Buy a new hybrid car, receive $3,000 reward

Bank of America is giving its employees cash for purchasing environmentally friendly vehicle

February 02, 2007|By Allison Connolly | Allison Connolly,Sun reporter

Working for a bank usually doesn't entitle you to free cash. But Bank of America is giving its employees $3,000 - albeit before taxes - when they purchase an environmentally friendly hybrid vehicle.

That's on top of a tax credit of up to $3,150 that hybrid buyers get from the Internal Revenue Service.

About 4,000 Bank of America employees in Maryland are eligible for the rebate, along with 181,000 employees nationwide.

The bank hopes the program will be well-received here, one of the fastest-growing commuter areas in the country.

"A lot of people spend time in their cars and are concerned about air quality," said Laura L. Gamble, Maryland president of Bank of America, who has employees who make the daily commute from York, Pa., to Baltimore and from greater Baltimore to Washington. "This gets to the heart of it."

Hybrids are still but a sliver of overall car sales in the U.S., but growing. J.D. Power and Associates Automotive Forecasting expects hybrid sales to account for 2.1 percent of the 16.5 million cars and sport utility vehicles sold this year, or about 346,000.

By 2009, J.D. Power analysts predict that hybrid sales will nearly double to about 4 percent of all passenger car sales, or 673,000 hybrids sold.

Gamble just happens to be in the market for a new car and recently test-drove a hybrid Toyota.

Gamble said she was struck by how quiet the hybrid's engine sounded, and when she applied the breaks to stop, the engine idled down and the battery kicked in, conserving fuel and reducing emissions. With the incentive from her employer, she said she will most likely buy one.

To qualify for the rebate, employees must purchase one of the 44 hybrid models eligible for the federal Alternative Motor Vehicle Credit from the IRS.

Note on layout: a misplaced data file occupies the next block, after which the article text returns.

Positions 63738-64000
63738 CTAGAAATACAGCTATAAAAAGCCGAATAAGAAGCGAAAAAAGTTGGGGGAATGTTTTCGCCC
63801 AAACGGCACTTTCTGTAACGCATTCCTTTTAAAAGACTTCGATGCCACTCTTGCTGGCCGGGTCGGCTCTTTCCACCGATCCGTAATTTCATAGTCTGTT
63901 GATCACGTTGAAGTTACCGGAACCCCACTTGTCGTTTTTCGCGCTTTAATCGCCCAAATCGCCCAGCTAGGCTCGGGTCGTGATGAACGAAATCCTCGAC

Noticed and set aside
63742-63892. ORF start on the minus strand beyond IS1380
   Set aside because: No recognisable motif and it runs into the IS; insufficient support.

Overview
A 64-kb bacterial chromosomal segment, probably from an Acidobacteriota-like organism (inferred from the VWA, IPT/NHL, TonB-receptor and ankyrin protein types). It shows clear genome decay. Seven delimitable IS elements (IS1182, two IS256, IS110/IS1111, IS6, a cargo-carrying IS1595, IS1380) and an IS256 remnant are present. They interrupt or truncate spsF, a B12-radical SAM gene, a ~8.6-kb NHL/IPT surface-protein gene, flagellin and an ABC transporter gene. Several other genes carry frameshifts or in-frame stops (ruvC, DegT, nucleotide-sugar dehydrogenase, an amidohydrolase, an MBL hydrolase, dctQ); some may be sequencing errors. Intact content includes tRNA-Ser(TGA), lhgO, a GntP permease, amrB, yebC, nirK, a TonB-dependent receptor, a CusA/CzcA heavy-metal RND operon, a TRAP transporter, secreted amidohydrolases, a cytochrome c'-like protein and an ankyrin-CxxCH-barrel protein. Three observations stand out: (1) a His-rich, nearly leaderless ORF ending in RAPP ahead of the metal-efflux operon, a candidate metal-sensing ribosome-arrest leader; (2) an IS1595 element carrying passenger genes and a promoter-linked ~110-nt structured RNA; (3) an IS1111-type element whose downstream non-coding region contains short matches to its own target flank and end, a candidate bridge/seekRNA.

The size of the tax credit depends on the model and how many cars the manufacturer has sold. Once a manufacturer sells more than 60,000 hybrids, the tax credit is reduced over the course of a year until it is completely phased out.

The Bank of America program is a one-time offer and open to U.S. employees who work at least 20 hours per week. The vehicle must be new; leased and used cars are not eligible.

If Gamble were to purchase a new Toyota Prius, the most popular hybrid, she would receive the $3,000 pre-tax Bank of America rebate and a federal tax credit worth $1,575 - making a nice dent in the manufacturer's suggested retail price of $22,795, according to Kelley Blue Book.

If she were to opt for a hybrid SUV such as the two-wheel- drive Ford Escape, she would qualify for a $2,600 tax break from the IRS in addition to the rebate from her employer toward the manufacturer's retail price of $26,320.

Bank of America introduced the program last June in three pilot cities: Boston, Charlotte, N.C., and Los Angeles. Hybrid purchases by employees have quadrupled since then, said Bank of America spokesman Ernesto Anguilla.

"There was enough demand for the program to justify rolling it out nationally," he said.

However, he declined to say how many hybrids were purchased under the deal.

Bank of America Chief Executive Officer Kenneth D. Lewis was scheduled to announce the rollout last night in New York City during his opening remarks at the Urban Innovation Symposium, the first in a series co-sponsored by the bank discussing the economics of "green" building.

The rebate is part of the bank's overall environmental campaign, which includes reducing energy and paper consumption and building what it calls the "most environmentally sound skyscraper" at One Bryant Park in New York City.

Another "green" building is under construction in the bank's hometown of Charlotte, N.C.

While the company has similar initiatives in Maryland, Gamble said the hybrid program will likely be the most visible.

"This is an outgrowth of our concern for the community," she said.

allison.connolly@baltsun.com

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